The Flash: 6.12 A Girl Named Sue
Now that’s more like it! After last week’s throwaway episode that created more confusion than it did entertainment, A Girl Named Sue was a refreshing change of pace. It not only delved more into the mystery surrounding the mirror that trapped Iris, but after what seems like a lifetime, Ralph was brought back along with a conclusion to the long running story arc of the disappearance of Sue Dearbon, which was paid off in superb fashion.
The Flash doesn’t have the best track record when it comes to introducing new characters, so to see two newbies in one episode sent alarm bells ringing. Thankfully, due to superb writing, and more importantly, excellent performances, both were spectacular additions that will with any luck be around for the long term. It would be expected that because the characters were so well integrated, the story surrounding them would in turn be compromised but again, this wasn’t the case and their arcs were mysterious and exciting in their own right.
Natalie Dreyfuss’ portrayal of Sue was wonderful to watch; she oozed charisma, was immediately compelling and had electric chemistry with Ralph from the get go. In the past, The Flash has not always done right by its female cast members, mainly not allowing their strength and personality to shine through, but the opposite happened with Sue. While it’s abundantly clear there’s romantic tension between her and Ralph, it’s never the focal point, it doesn’t define her character. Also it’s an addition that allows the audience to maintain anticipation while watching her kick ass, show her own comedic talents while elevating Ralph’s character simultaneously.
Ralph and Sue’s story arc itself was admittedly a tad cliché. It’s a buddy cop heist rom-com, but while simple, their adventure creates some edge-of-your-seat excitement with superb witty dialogue and explosive developments. Speaking of, it was nice to see this not be just a throwaway piece that stands alone from the main arc, creating more time-wasting for future episodes. The subtle way in which the diamond Sue stole leads back to McCulloch Technologies (this season’s supposed evil organisation) was a nice touch. Depicting everyone’s mutual motivations will hopefully keep the overall story on track with fewer distractions.
Elsewhere, we finally got some concrete story surrounding the mirror that Iris was pulled into and replaced by a possibly evil duplicate. This story, while interesting on its own, also introduces a new character to the mix. Eva McCulloch, presumed dead wife of McCulloch technologies CEO Joseph Carver, who has been trapped inside the mirror dimension for six years, ever since the particle accelerator exploded, and has been attempting to escape ever since. Bringing her situation origins back to the roots of the show was a nice nod to its infancy and as subtle as it was, I liked it.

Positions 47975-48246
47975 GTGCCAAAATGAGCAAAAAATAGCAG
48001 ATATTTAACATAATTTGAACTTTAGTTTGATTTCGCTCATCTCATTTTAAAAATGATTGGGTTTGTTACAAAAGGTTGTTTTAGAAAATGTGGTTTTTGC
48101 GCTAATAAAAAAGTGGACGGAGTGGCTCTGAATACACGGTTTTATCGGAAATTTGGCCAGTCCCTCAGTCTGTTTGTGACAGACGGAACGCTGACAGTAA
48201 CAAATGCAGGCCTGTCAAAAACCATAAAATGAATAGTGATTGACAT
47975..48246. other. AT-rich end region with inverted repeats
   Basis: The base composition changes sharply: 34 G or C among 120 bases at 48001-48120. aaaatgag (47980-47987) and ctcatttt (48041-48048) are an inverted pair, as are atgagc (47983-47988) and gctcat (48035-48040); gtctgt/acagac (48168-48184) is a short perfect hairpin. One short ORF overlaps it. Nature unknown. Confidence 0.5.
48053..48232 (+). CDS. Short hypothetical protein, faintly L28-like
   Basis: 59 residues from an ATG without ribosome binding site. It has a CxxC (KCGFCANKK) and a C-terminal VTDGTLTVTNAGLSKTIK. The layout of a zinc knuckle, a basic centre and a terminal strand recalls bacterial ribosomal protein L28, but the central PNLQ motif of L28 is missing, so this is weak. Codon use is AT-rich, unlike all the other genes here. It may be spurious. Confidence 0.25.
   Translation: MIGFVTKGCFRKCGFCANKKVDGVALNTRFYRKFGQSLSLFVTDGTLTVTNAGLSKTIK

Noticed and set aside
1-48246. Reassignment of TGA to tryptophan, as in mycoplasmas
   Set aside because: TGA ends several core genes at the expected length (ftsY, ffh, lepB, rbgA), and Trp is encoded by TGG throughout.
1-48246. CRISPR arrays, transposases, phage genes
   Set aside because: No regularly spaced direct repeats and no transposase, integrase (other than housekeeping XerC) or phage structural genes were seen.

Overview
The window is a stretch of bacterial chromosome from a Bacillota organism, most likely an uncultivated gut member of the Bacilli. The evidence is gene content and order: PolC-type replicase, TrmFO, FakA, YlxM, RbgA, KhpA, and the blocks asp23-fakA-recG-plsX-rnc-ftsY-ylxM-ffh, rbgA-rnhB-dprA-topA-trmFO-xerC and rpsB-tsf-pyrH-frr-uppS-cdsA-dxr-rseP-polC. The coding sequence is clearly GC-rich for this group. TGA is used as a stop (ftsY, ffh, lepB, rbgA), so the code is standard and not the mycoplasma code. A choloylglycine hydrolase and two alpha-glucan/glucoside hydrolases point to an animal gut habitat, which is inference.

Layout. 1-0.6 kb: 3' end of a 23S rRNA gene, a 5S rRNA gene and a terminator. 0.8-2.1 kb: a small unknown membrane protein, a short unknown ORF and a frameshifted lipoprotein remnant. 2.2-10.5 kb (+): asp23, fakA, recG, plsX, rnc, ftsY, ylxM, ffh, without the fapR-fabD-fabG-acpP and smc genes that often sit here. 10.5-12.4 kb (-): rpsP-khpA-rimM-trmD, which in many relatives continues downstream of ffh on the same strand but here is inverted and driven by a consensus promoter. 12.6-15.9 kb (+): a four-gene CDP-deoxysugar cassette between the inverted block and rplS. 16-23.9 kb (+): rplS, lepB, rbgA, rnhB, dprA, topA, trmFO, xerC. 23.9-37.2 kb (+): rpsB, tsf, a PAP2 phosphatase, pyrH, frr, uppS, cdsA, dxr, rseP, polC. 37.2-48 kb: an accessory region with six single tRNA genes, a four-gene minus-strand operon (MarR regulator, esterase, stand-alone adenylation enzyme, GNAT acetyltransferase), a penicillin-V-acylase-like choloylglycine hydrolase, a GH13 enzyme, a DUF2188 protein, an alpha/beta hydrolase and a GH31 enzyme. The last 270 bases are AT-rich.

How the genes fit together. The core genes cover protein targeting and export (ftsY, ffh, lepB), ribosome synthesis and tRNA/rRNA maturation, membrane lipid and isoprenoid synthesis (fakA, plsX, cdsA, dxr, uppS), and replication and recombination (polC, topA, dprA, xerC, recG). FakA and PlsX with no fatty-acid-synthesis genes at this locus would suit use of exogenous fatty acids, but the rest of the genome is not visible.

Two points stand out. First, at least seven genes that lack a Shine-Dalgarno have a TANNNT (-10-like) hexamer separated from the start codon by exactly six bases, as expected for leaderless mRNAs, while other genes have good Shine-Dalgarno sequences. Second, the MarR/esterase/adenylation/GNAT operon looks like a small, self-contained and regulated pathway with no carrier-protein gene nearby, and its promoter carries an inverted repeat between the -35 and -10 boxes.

Not only was the mirror dimension story interesting, if a bit over shadowed by the far more engaging Sue and Ralph arc, the performances given by Efrat Dor as Eva was fantastic. She portrayed that of a person whose gone mad being alone all that time very convincingly, while also managing to create tension between herself and Iris. Being apart from the world it’s equally as believable that she’d have no clue about potential powers so her shock when discovering them was just as exciting. The endless possibilities for this character mixed with an immediate likeability towards her continue to spark excitement for what’s to come.
With two very strong storylines to contend with, it’s unsurprising that others would fall by the wayside. Mainly those involving mirror dimension Iris, which had little time to shine, although the whole idea is still intriguing. Here’s hoping that, as the season continues we get a better understanding of how the mirror clones work, where they come from and most importantly whether they represent the emotions and feelings of their real selves.
A Girl Named Sue was a fantastic and welcome addition to season six; it furthered the story along nicely and introduced two well executed, entertaining female characters. While it was by no means perfect - the fight scene was laughable and the forced, unnecessary story around Nash Wells is proving dull and pointless – it was thoroughly enjoyable and provided some much needed, much appreciated bright hope for the future of this season.